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How Cornell Research is Helping Stop Online Trolls

Computer Screen with the word Troll

Research coauthored by Info Sci Assistant Professor Cristian Danescu-Niculescu-Mizil on internet trolling is part of a recent BBC feature exploring efforts to curb online abuse. 

Highlighting a good mix of past studies and initiatives to cut down on trolling, the BBC looks to Danescu-Niculescu-Mizil who explains how a troll’s online behavior – not just the choice of words, but length of posts in a limited number of threads, for instance – is a fairly accurate indicator of whether or not a verbally abusive user will eventually get the boot from a particular website or forum.

“Anti-social users tend to focus on a few threads," Danescu-Niculescu-Mizil tells the BBC. "They write a lot but only on a small number of threads instead of spreading out like other users would."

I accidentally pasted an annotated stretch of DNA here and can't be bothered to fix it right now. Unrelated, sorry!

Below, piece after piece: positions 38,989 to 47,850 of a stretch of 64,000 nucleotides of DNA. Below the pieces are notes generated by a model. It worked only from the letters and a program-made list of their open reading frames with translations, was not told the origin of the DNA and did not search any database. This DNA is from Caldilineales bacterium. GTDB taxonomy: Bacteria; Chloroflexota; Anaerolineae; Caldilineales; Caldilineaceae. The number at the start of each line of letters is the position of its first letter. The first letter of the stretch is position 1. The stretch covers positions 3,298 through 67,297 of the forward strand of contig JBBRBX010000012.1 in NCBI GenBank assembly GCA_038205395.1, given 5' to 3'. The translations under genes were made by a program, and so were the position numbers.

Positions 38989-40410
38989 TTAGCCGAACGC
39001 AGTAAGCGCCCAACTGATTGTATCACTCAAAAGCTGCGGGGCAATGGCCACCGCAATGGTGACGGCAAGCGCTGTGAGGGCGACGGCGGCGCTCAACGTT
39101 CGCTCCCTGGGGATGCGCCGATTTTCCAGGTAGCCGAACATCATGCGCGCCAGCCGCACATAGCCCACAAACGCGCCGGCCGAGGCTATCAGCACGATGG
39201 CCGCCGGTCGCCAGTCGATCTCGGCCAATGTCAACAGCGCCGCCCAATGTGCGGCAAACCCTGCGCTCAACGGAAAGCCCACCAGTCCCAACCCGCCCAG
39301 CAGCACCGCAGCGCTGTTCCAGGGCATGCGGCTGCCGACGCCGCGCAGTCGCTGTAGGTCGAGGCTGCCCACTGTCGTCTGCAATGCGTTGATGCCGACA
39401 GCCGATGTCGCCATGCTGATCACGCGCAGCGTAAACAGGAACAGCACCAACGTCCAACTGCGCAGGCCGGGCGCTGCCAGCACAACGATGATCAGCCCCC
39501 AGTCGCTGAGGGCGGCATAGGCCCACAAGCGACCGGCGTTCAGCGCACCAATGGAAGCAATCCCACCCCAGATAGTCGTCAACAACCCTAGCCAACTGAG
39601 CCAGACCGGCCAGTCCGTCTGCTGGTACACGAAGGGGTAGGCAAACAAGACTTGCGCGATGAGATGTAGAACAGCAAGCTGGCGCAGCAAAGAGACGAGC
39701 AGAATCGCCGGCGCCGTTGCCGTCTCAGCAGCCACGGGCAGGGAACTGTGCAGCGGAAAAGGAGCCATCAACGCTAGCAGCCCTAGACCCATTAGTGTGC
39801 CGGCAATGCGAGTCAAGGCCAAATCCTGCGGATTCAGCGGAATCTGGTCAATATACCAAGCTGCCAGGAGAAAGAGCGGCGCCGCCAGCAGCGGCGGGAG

By examining 40 million online comments on cnn.com, breitbart.com, and ign.com, the Stanford and Cornell research team created an algorithm to help identify anti-social behavior. Findings were published in their paper, "Antisocial Behavior in Online Discussion Communities".

“It turns out that there’s enough information in the first five or 10 posts to actually predict whether they’re going to be banned in the future with an accuracy of about 80%,” Danescu-Niculescu-Mizil tells the BBC.

The hope, he adds, is to help human moderators identify potential trolls early on so as to prevent online comments from becoming increasingly abusive or threatening.